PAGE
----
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Suspended Broward Sheriff’s Deputy Peter Peraza appeared in court Monday morning for a hearing to request preservation of grand jury proceedings that resulted in his manslaughter charge

Suspended-Broward-SheriffsSuspended Broward Sheriff’s Deputy Peter Peraza appeared in court Monday morning for a hearing to request preservation of grand jury proceedings that resulted in his manslaughter charge

Suspended Broward Sheriff’s Deputy Peter Peraza, followed by his attorney Eric Schwartzreich, leaves court after a procedural hearing before Judge Michael Usan on Monday, Dec. 21, 2015, at the Broward County Courthouse. Peraza has been charged in the July 2013 on-duty fatal shooting of Jermaine McBean who had been carrying an air rifle.

Jermaine McBean is shown in this family photo.

Backed by a showing of brotherhood of the badge, a Broward Sheriff’s deputy charged with manslaughter for an on-duty shooting made his first court appearance Monday morning in a courtroom packed to standing-room only.

With no room to seat them all in the courtroom, dozens of supportive law enforcement officers spilled into the hallway to show solidarity with the first Broward County cop in 35 years to face a charge for an on-duty killing.

They had gathered for a procedural motion filed by Deputy Peter Peraza’s lawyer to preserve the testimony, transcripts and minutes of the grand jury that indicted the father of four on a charge of manslaughter. The first-degree felony carries a penalty of up to 30 years in prison.

In a charcoal suit and a spring green tie, the 37-year-old suspended deputy entered the courtroom clasping hands with his wife, Melinda. His parents, Gilbert and Elizabeth, were also at his side.

“I’m skeptical about the process with the climate that’s going on right now. I want to try to make sure that everything’s on the up and up, that’s all,” said Peraza’s lawyer, Eric Schwartzreich. “It is a difficult thing and it is an uphill battle to get grand jury testimony because of the secrecy of the process.”

Prosecutor Al Ribas told the judge it was unnecessary to seek preservation of the grand jury proceedings because they are usually sealed and sent to the Broward Clerk of Courts for indefinite safe keeping anyway.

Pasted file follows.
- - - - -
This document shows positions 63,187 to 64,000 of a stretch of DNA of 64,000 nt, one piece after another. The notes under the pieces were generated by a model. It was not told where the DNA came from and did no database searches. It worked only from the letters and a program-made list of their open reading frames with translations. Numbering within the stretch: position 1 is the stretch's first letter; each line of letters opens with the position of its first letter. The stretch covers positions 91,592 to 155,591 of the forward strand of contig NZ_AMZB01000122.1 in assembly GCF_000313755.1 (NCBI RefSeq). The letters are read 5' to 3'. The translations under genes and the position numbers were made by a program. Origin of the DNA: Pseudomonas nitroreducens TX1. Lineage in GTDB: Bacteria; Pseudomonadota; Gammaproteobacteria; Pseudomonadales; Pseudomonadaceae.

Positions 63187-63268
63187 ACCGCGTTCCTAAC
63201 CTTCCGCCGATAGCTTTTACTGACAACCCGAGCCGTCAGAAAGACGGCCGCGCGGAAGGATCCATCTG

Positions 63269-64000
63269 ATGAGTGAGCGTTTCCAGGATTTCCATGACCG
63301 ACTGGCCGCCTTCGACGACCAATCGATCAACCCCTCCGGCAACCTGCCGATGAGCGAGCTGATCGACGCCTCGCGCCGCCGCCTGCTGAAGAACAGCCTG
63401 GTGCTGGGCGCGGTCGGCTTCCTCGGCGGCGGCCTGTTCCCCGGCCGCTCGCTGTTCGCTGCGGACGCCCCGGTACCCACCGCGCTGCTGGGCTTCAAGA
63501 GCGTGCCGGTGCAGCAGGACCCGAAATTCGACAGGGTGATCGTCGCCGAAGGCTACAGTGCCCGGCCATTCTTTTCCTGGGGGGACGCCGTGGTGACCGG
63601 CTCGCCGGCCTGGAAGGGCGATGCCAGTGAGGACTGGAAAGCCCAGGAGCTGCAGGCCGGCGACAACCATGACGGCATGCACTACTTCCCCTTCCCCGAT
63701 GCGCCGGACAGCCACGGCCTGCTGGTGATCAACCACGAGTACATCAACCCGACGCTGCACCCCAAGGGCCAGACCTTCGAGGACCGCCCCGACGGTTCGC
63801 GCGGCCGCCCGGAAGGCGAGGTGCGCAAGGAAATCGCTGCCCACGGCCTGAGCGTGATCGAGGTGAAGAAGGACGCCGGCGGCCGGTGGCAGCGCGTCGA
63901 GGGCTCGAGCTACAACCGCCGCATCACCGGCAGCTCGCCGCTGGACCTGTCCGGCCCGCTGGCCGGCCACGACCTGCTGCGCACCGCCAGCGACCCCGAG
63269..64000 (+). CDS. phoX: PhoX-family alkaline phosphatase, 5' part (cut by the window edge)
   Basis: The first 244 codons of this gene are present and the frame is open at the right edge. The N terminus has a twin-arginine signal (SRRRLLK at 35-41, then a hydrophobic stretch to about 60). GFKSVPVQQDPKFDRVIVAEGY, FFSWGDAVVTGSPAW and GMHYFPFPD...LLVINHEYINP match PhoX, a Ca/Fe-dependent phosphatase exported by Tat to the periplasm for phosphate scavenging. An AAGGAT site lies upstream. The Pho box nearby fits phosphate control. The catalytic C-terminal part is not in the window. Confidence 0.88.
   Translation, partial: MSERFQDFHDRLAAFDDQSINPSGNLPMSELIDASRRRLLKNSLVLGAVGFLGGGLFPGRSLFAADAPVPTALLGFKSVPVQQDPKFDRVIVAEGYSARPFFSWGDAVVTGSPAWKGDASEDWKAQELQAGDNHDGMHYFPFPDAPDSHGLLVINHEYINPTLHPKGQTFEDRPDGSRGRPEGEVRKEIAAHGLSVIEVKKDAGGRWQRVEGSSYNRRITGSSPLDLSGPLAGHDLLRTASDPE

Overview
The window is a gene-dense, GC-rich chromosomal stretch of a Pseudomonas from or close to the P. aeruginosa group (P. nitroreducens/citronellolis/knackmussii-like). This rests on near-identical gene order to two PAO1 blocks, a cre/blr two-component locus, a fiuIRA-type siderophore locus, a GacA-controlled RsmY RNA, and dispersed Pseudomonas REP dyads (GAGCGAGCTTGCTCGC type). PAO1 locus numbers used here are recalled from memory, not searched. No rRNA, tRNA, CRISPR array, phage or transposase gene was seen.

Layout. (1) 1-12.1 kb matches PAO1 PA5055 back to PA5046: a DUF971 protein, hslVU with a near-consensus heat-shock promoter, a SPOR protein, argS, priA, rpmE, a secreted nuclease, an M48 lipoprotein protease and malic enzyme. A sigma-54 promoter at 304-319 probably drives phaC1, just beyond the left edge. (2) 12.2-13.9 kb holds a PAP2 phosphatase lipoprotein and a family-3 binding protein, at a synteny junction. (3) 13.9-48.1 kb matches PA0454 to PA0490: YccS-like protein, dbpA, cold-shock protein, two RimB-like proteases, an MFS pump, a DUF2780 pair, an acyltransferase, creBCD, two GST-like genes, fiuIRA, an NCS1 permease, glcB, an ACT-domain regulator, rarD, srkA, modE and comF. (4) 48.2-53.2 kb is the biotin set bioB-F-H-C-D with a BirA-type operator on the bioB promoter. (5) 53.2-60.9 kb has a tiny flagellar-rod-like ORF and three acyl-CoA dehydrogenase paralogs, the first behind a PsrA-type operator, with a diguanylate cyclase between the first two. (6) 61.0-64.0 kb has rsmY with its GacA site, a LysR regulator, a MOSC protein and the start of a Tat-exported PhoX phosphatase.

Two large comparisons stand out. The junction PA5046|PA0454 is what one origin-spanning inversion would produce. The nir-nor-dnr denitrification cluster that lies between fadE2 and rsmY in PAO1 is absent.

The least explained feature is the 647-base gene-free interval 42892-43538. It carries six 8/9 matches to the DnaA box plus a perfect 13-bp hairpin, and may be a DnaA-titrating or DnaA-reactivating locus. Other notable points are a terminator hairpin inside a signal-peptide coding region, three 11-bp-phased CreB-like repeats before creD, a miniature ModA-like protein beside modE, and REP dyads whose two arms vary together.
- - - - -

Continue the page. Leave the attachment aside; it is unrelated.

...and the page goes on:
Circuit Court Judge Michael Usan said he had no problem granting the motion. He also approved requests to preserve Peraza’s grand jury testimony, as well as all 911 calls and dispatch communications recorded during the July 31, 2013 shooting of Jermaine McBean, 33.

Peraza and two other deputies had gone to the Green Tree apartments on Dixie High-way in response to a man seen with a gun. There they encountered McBean carrying an unloaded air rifle he had just bought at a pawn shop.

According to Peraza, McBean ignored commands to drop the weapon, turned and took aim. Peraza fired three times.

A witness photo that surfaced 22 months after the fatal shooting showed McBean dead on his back with earbuds in his ears. The computer systems engineer’s family says the photo supports its contention that McBean did not hear commands to drop the rifle.

After hearing three days of testimony, the grand jury reached its decision to indict Dec. 10. Police-involved shooting cases generally take a minimum of two to three years to get presented to a grand jury which determines whether it was a legal use of deadly force.

Peraza turned himself in at the Broward Main Jail a day after the indictment and was released on $25,000 bond the same day. Broward Sheriff Scott Israel, per agency policy, immediately suspended Peraza without pay.

Looking focused and stoic, Peraza said not a word to the judge or reporters covering the controversial case. When he emerged from the courtroom someone yelled out: “Deputy Peraza, we’ve got your back!”

Applause erupted and turned into rhythmic and sustained chant-like clapping. Peraza, on the receiving end of hearty handshakes and earnest embraces, thanked his supporters solemnly and individually.

Positioned in front of a TV camera and microphones outside of court, Schwartzreich, hired by the Police Benevolent Association union, struck an indignant tone. “My client was doing his job, nothing more, nothing less. My client’s innocent.”

Schwartzreich lamented what he called the sad, unfortunate and tragic death of McBean, but emphasized “you don’t walk down our streets with a rifle and you don’t point it at law enforcement officers.”

More thundering applause echoed through the courthouse hallways.

Outnumbered by the dozens, three members of the Black Lives Matter Alliance of Broward County quietly skirted the crowd, offering handouts stating “I support convicting Peter Peraza.”

“We’re here today in solidarity with the family of Jermaine McBean,” said Didier Ortiz, 23. “I think it’s healthy that now in our county police are slowly being held accountable for actions of racial profiling and police brutality.”

Monday was law -’s day to draw a crowd and “put on a show,” Didier said. But come trial, that would be the time for Black Lives Matter and other like-minded organizations to turn out and make a stand, he said.

Peraza’s next court date will be his arraignment hearing on Jan. 6.

By Tonya Alanez•Contact Reporter tealanez@tribpub.com, (954) 356-4542 or Twitter @talanez

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